The Positivists – The Creation of a Nation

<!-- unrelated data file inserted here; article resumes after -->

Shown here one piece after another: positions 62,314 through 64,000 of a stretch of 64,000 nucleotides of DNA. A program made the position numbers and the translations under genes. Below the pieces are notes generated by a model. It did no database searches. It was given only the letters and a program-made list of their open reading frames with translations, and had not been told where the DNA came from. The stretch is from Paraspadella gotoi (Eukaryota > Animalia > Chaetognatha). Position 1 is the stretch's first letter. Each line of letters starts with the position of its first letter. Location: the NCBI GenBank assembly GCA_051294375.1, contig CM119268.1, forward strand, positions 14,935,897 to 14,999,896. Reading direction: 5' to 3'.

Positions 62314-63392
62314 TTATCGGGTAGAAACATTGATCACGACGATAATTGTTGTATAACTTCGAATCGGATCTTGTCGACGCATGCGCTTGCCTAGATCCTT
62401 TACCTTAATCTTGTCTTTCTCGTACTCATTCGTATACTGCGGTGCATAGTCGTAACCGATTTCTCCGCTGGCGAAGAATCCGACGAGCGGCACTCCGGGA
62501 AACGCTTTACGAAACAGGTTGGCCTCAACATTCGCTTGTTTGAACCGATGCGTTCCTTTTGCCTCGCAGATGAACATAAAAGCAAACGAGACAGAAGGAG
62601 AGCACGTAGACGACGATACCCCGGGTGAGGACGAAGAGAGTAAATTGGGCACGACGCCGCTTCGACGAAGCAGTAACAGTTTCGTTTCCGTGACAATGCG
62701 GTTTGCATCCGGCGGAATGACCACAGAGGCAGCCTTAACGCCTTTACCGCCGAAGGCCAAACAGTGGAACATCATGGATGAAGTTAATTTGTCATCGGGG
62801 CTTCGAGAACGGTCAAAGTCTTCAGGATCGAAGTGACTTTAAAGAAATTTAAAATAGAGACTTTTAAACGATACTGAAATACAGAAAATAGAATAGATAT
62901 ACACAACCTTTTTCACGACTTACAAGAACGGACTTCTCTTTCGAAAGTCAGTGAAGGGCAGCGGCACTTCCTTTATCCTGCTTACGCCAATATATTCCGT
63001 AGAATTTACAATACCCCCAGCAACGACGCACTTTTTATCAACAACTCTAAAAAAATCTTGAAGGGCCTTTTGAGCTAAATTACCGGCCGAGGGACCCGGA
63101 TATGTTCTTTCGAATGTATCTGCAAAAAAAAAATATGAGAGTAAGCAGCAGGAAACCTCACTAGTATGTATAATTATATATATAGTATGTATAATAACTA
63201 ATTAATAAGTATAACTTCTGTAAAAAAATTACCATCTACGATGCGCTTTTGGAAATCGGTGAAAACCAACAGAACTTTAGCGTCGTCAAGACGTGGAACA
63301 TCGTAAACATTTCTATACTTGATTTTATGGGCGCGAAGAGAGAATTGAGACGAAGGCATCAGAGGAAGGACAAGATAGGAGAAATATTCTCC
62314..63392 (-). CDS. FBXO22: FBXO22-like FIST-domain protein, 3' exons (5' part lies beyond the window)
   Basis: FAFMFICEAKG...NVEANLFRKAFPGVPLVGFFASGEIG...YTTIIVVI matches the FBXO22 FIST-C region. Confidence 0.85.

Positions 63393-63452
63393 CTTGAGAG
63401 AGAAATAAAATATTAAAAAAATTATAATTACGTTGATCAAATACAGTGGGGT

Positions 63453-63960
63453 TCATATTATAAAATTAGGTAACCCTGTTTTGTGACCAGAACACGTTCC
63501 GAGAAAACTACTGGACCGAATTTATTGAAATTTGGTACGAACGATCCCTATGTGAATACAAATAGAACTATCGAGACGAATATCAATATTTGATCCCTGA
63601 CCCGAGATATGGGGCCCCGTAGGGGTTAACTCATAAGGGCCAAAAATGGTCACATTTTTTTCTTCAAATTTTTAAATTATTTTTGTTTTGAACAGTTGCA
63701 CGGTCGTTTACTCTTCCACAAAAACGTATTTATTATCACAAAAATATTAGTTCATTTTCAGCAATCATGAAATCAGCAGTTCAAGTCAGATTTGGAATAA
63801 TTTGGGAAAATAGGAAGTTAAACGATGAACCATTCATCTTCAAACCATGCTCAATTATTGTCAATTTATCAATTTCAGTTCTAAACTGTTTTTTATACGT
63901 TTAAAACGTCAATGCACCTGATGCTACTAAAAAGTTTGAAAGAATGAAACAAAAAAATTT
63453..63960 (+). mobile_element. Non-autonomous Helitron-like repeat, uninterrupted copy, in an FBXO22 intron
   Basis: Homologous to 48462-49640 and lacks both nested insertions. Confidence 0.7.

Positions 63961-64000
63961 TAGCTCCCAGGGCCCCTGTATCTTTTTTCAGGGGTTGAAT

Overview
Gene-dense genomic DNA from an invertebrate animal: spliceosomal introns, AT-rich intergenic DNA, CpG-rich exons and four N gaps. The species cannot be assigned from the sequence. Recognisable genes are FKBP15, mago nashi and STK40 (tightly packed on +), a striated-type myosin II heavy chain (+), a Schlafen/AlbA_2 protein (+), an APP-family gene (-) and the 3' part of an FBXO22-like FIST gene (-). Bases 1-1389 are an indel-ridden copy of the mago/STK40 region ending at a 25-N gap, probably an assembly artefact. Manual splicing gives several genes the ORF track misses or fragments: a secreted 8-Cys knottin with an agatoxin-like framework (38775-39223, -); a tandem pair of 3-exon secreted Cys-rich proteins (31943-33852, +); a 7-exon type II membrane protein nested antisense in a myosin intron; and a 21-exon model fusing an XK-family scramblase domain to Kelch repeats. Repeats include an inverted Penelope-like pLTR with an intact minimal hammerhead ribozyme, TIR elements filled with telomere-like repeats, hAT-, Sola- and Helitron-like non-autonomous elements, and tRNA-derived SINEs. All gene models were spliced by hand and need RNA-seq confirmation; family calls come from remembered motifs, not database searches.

The Polish nation took shape in the Middle Ages, yet this was an egalitarian nation, consisting only of the nobility – the szlachta. The szlachta were a large group, constituting about ten percent of the population. Only Hungary and Spain could compete with these proportions. After the Union of Lublin of 1569, every noble was entitled to participate in the election of the King. In this way, the monarch was equivalent to a modern President, with the exception that the King was elected for life (were he to breach the Henrician Articles or pacta conventa, the nobility were empowered to remove him from the throne). Thus, approximately one tenth of the nation chose their ruler. This was still the sixteenth century, and it is worth remembering that in the United Kingdom – that supposed model of modern democracy – as late as the early nineteenth century barely two percent of the general population were entitled to vote (excluding Catholics, who were finally granted the right to vote in 1829 under the Duke of Wellington’s premiership). Notwithstanding, at the close of the nineteenth century, a mere fraction of the former Polish state’s population had any awareness of belonging to a Polish nation. The peasantry – the largest social group – most commonly referred to themselves as ‘locals’. There were those, however, who – after the failure of the January Uprising – decided to challenge this. Today we call them ‘Positivists’. Their aim was to forge the ‘Polish community’ into a fully-aware, political nation. The Nobel laureate Czesław Miłosz wrote of Bolesław Prus (who was never awarded a Nobel prize, although he deserved one): “He had seven notebooks for collecting materials; the first for facts, the second for relations between facts, the third for general remarks, the fourth for jokes, the fifth for scientific facts and opinions, the sixth for observations and their method of collection, and the seventh for historical notes. Gradually, thanks to these materials, he engaged in a general study of society”. Another significant figure in this period, though not as intellectual, was Henryk Sienkiewicz (who was awarded a Nobel Prize). His ‘Trilogy’ – set during the events of the seventeenth century, and first published as instalments in the literary press – became an unparalleled best-seller; such was the popularity of this work that readers would write to the author, begging him not to kill off their favourite character. Stefan Żeromski related that he was surprised to see a crowd of peasants at a provincial railway station, waiting for the mail train, which carried, along with the post, the latest newspapers. When the train pulled in to the station, a railway official began to read the next chapter of ‘The Deluge’ aloud. The peasants, for the most part illiterate, listened with great concentration. “It is a great thing that Sienkiewicz has done” – Żeromski wrote later. Because essentially, it was a great thing. It meant that the simple people ceased to be just ‘from here’; they began to feel Polish; they learnt to love themselves, they learnt to love Poland. They understood that they were a part of something that went beyond the borders of their village. That is why – in 1920 – a peasant from, say Subcarpathia for instance, went to defend Warsaw from the Bolsheviks, even though he had never laid eyes on this city before. But he knew that it was his city. In this way, the positivists, thanks to literature, thanks to ‘self-education’ circles, thanks to the activities of a variety of social associations, created the modern nation of Poland, a nation that was soon to reach for independence.